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Wright

A Lebanon resident has filed another lawsuit against the Lebanon City Council claiming open meetings violations after filing a lawsuit last year for the same reason.

Lorrie Hicks alleges in her lawsuit — filed in Wilson County Chancery Court — that the council violated the state’s Open Meetings Act by closing a portion of the Feb. 27 council meeting to the public and failed to provide meeting minutes for the two prior meetings.

Hicks focused on the Feb. 27 council meeting in which Debbie Jessen, Lebanon Mayor Bernie Ash’s mayoral assistant, said she would fill in for the absent mayor and serve as meeting chair. Mayor Pro Tem and Ward 2 Councilor Fred Burton was present for the meeting and should have presided over the meeting, according to the city charter.

At one point during the meeting, Jessen led councilors into a legal meeting.

Lebanon councilors routinely meet in closed sessions with City Attorney Andy Wright to discuss pending legal matters, which is allowed under attorney-client privilege. However, Wright was not present for the Feb. 27 meeting and its closed legal session.

In the lawsuit, Hicks also alleges she submitted a public records request May 7 for minutes of council workshop meetings from Jan. 2 and Feb. 13, which she said the city failed to produce.

The Open Meetings Act states “The minutes of a meeting of any such governmental body shall be promptly and fully recorded, shall be open to public inspection, and shall include, but not be limited to, a record of persons present, all motions, proposals and resolutions offered, the results of any votes taken, and a record of individual votes in the event of roll call.”

Governmental bodies are required to respond to public records requests within seven business days either by providing the records, denying the records or providing an estimate on when the records will be available.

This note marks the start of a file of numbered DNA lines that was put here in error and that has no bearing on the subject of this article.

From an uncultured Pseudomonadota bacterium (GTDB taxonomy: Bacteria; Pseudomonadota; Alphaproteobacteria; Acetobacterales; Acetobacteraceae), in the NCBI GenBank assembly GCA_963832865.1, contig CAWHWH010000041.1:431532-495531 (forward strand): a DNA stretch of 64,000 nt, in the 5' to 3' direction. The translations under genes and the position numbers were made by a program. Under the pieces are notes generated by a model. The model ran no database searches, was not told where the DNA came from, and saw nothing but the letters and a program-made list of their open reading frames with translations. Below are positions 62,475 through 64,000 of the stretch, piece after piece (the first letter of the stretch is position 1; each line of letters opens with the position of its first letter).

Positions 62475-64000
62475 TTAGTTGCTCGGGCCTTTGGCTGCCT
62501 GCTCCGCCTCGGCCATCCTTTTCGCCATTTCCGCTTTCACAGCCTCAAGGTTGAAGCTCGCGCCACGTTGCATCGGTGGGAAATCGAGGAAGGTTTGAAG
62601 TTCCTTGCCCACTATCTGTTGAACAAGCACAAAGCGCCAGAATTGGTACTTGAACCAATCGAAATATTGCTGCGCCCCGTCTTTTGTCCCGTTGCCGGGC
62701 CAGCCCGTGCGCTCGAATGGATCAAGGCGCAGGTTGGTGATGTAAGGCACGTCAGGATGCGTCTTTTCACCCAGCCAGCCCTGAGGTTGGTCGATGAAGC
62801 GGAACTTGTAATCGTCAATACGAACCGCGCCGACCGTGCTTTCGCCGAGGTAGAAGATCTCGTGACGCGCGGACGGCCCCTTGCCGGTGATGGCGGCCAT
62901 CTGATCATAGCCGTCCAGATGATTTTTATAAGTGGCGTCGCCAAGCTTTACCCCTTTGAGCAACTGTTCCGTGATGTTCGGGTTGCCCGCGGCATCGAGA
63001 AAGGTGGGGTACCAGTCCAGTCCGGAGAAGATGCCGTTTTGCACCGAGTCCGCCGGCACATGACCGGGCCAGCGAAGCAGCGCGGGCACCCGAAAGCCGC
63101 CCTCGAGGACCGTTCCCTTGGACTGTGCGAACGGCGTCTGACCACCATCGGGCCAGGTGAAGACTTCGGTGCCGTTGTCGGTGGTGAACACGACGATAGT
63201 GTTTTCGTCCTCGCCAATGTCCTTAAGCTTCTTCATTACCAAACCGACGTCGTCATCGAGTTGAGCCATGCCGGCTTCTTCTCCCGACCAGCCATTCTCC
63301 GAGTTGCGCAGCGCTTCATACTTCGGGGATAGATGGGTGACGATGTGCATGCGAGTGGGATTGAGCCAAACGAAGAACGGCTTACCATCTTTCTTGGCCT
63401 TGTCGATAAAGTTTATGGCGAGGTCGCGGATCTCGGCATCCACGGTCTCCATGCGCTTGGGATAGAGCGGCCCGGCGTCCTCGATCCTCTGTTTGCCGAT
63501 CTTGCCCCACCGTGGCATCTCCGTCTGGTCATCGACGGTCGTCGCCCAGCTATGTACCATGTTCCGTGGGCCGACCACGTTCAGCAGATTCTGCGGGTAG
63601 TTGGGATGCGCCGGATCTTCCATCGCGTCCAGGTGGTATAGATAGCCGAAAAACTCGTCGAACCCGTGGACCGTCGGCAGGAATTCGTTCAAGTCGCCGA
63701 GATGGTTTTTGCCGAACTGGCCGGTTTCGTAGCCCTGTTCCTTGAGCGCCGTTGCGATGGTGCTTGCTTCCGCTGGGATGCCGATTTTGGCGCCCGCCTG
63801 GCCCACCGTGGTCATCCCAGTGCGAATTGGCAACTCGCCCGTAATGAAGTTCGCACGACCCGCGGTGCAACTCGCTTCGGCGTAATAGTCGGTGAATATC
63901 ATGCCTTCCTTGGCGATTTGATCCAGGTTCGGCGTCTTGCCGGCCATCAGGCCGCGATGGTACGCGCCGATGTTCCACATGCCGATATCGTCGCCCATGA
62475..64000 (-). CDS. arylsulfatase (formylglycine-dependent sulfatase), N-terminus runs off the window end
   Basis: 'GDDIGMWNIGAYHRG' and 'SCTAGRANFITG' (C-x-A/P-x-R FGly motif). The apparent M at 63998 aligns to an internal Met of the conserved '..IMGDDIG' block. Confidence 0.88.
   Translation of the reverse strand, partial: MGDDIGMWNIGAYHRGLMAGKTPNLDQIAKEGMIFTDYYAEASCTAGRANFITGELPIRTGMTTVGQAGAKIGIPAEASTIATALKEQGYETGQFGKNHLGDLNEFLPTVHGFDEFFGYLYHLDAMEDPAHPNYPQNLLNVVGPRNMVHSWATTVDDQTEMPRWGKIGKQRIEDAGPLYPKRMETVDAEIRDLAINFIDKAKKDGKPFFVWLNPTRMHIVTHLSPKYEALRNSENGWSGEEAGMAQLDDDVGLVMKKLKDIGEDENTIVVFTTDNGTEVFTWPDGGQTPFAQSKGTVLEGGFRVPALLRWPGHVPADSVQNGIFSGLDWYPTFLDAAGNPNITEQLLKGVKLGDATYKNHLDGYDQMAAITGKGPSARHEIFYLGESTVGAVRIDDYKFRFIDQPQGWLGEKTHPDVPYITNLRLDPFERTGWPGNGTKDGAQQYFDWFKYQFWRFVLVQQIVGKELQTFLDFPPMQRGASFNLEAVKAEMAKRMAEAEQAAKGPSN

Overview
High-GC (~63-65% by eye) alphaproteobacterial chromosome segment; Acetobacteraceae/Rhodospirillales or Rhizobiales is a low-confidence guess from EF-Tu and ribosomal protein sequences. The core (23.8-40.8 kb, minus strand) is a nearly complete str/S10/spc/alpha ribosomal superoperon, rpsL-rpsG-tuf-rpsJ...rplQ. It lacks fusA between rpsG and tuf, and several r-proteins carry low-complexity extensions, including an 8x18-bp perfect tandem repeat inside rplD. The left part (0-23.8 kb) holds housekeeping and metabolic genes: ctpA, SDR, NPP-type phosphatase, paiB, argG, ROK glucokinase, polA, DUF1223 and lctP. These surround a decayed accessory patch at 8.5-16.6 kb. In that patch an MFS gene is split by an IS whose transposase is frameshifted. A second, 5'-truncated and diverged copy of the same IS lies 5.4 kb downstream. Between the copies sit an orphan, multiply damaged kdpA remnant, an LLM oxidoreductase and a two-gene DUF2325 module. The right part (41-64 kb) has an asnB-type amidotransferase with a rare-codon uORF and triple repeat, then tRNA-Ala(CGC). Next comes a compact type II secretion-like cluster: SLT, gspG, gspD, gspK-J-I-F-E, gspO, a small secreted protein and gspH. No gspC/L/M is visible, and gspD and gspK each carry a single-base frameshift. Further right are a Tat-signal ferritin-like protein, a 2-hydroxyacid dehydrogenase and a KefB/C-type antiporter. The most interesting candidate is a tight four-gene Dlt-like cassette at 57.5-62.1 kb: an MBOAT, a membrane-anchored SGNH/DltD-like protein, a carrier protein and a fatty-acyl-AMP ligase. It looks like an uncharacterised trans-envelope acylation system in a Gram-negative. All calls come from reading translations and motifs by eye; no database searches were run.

In the lawsuit, correspondence between Wright and Hicks discussing the Jan. 2 and Feb. 13 minutes is included.

“All the minutes I took are still in my handwriting and haven’t been transcribed yet. They were boxed up along with a bunch of other notes on various things and made the move to the Mitchell House (city’s new office),” Wright wrote in an email to Hicks dated April 23. “I can’t think off the top of my head of where that box is right now. Once I’m back to the office, I promise to try and track them down for you. It will be early May sometime unfortunately.”

Hicks settled a claim with the Lebanon City Council last year after Ward 3 Councilor Camille Burdine appeared to violate the Open Meetings Act when she discussed her intended vote on a zoning item through email.

The council underwent open meetings training and took a revote on the affected items as a result of the settlement. The group received training in August from former Open Records Counsel Elisha Hodge.

Wright, who was named in the most recent lawsuit, could be a potential witness and did not comment on the allegations. Additionally, outside legal counsel is being sought for the city due to Wright’s naming in the lawsuit.

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